Badgers’ No. 2 WR spot up for grabs

This is the third in a series of 11 previews leading up to the Wisconsin football team’s Aug. 6 start of practice.

July 27: Quarterbacks
July 28: Running backs
July 29: Wide receivers
July 30: Tight ends
July 31: Offensive linemen
Aug. 1: Defensive linemen
Aug. 2: Linebackers
Aug. 3: Cornerbacks
Aug. 4: Safeties
Aug. 5: Specialists
Aug. 6: Coaches

TODAY’S POSITION: WIDE RECEIVERS

Rating (1-to-10 scale): 5

Projected starters: Jared Abbrederis (redshirt junior)

Key backups: Jeff Duckworth (redshirt junior), Chase Hammond (redshirt sophomore), Isaiah Williams (redshirt sophomore), Marquis Mason (redshirt sophomore), Manasseh Garner (junior).

The breakdown: If there is one significant question mark regarding Wisconsin’s offense in 2012, it comes at wide receiver.

Jared Abbrederis is the only experienced wide receiver on the entire roster, but a second wideout will need to emerge to help quarterback Danny O’Brien in the passing game. Last season, Abbrederis caught the second-most passes on the team with 55. He tallied a team-best 933 receiving yards and added eight touchdowns.

Beyond, Abbrederis, things get murky pretty quickly for Wisconsin.

Jeff Duckworth is the only other wide receiver on the team who caught more than two passes last year. Duckworth hauled in 15 passes for 230 yards and a touchdown, and he made arguably the catch of Wisconsin’s season late in the Big Ten championship game against Michigan State to help the Badgers come from behind. Duckworth’s 36-yard reception between two defenders came on a fourth-and-six play with Michigan State leading 39-34 in the fourth quarter.

Of course, one catch won’t automatically catapult Duckworth into the No. 2 wide receiver role.

“I think he knows that catch is only going to get him to about the first game and no one cares anymore,” Badgers wide receivers coach Zach Azzanni said during spring practice. “And he has that mindset.”

Wisconsin will need to replace the production of Nick Toon, who was drafted by the New Orleans Saints. Toon caught 64 passes for 926 yards and a team-high 10 touchdowns.  The Badgers could use a receiver-by-committee approach, but barring injury, they really only need one more wide receiver after Abbrederis to make the offense click.

Many of the passes in Wisconsin’s offense go to the running backs, the fullbacks or the tight ends. Last season, four of the top six leaders in catches played those positions. Running backs Montee Ball and James White combined to catch 39 passes, tight end Jacob Pedersen caught 30 balls and fullback Bradie Ewing caught 20 passes.

With Ball, White and Pedersen returning, O’Brien will have plenty of options. But finding a solid No. 2 wide receiver would go a long way toward making Wisconsin an elite-level offense in 2012.

Best position battle: Even with spring practice complete, it remains to be seen who will step up behind Abbrederis. And if it isn’t Duckworth, it very well could be Chase Hammond.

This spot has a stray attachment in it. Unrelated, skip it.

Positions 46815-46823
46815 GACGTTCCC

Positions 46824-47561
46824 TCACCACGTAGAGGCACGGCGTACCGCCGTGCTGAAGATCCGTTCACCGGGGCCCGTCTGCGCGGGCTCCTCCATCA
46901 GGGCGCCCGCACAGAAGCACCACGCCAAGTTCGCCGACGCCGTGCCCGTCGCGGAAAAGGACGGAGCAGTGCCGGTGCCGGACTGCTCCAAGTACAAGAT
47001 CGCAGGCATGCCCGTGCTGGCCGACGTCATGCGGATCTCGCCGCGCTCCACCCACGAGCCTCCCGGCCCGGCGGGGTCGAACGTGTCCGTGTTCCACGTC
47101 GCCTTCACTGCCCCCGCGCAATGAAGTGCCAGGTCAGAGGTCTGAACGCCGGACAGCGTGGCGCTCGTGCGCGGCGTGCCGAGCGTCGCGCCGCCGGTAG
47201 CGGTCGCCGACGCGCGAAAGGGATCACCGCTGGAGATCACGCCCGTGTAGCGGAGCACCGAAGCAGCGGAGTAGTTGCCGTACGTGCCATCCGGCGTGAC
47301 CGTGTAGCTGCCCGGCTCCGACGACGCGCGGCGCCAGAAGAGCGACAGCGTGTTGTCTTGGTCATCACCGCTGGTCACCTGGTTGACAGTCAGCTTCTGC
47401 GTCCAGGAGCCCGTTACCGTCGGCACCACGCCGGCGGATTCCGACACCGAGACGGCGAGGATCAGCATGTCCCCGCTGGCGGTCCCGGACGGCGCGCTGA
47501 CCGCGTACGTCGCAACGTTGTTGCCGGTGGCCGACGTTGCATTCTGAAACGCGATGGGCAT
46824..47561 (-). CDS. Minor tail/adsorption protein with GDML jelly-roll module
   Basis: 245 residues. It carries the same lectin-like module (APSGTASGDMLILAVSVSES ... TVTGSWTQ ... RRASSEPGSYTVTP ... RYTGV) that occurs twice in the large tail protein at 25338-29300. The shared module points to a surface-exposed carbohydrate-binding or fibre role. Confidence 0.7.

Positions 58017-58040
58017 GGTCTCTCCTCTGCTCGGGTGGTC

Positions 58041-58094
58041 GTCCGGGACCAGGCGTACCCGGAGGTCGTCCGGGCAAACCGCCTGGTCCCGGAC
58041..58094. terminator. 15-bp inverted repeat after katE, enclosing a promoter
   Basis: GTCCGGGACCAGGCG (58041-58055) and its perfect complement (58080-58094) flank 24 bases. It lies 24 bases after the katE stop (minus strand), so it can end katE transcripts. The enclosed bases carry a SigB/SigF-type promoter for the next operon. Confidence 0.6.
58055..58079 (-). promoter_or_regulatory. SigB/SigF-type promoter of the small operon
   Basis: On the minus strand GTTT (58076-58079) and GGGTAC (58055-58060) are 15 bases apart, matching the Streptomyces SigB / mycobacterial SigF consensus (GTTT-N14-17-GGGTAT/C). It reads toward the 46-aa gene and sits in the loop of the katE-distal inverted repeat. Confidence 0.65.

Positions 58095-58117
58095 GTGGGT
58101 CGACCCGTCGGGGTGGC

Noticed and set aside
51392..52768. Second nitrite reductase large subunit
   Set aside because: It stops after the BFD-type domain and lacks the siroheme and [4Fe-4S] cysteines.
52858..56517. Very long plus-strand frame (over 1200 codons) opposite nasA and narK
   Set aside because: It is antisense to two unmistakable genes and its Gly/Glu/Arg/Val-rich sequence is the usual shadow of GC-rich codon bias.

Hammond, a 6-foot-5, 212-pounder from Youngstown, Ohio, performed well during Wisconsin’s spring game, when he caught four passes for 48 yards and a touchdown. After years of battling injury, this could be Hammond’s breakout season.

Hammond has undergone three surgeries to repair a broken right ankle he sustained as a junior in high school. But with him finally fully healed, his athleticism is beginning to shine through.

The rest of Wisconsin’s wide receivers showed inconsistency during spring practice, so it’s too early to pronounce any of them as sure-fire members of the playing rotation. We probably won’t know the answer until a couple of weeks into fall camp.

Best of the Big Ten: 1. Jared Abbrederis (Wisconsin); 2. Keenan Davis (Iowa); 3. Roy Roundtree (Michigan).

The top five wide receivers in the Big Ten last season were all seniors, which means a new crop of wideouts will emerge as stars of the conference. As fall practice begins, Abbrederis is at the top of that list.

No returning player in the Big Ten tallied more yards receiving (933) than Abbrederis. Given Wisconsin’s lack of a No. 2 wide receiver this season, Abbrederis could either star again or be held in check thanks to double coverage.

Keenan Davis caught 50 passes for 713 yards and four touchdowns for Iowa last season. With the departure of Marvin McNutt (82 catches, 1,315 yards, 12 touchdowns), Davis should be the man in Iowa City.

Roy Roundtree experienced a statistical drop-off as a junior last season (19 catches, 355 yards, two touchdowns). But if he can return to his sophomore season form, when he caught 72 passes for 935 yards and seven touchdowns, Michigan will be especially dangerous in the Legends Division.

Jeff Duckworth says: “I feel like I definitely have to emerge a lot more than I have. I feel like I’ve made big plays this spring that I needed to, but I’m still competing, trying to earn that starting spot for next year.”

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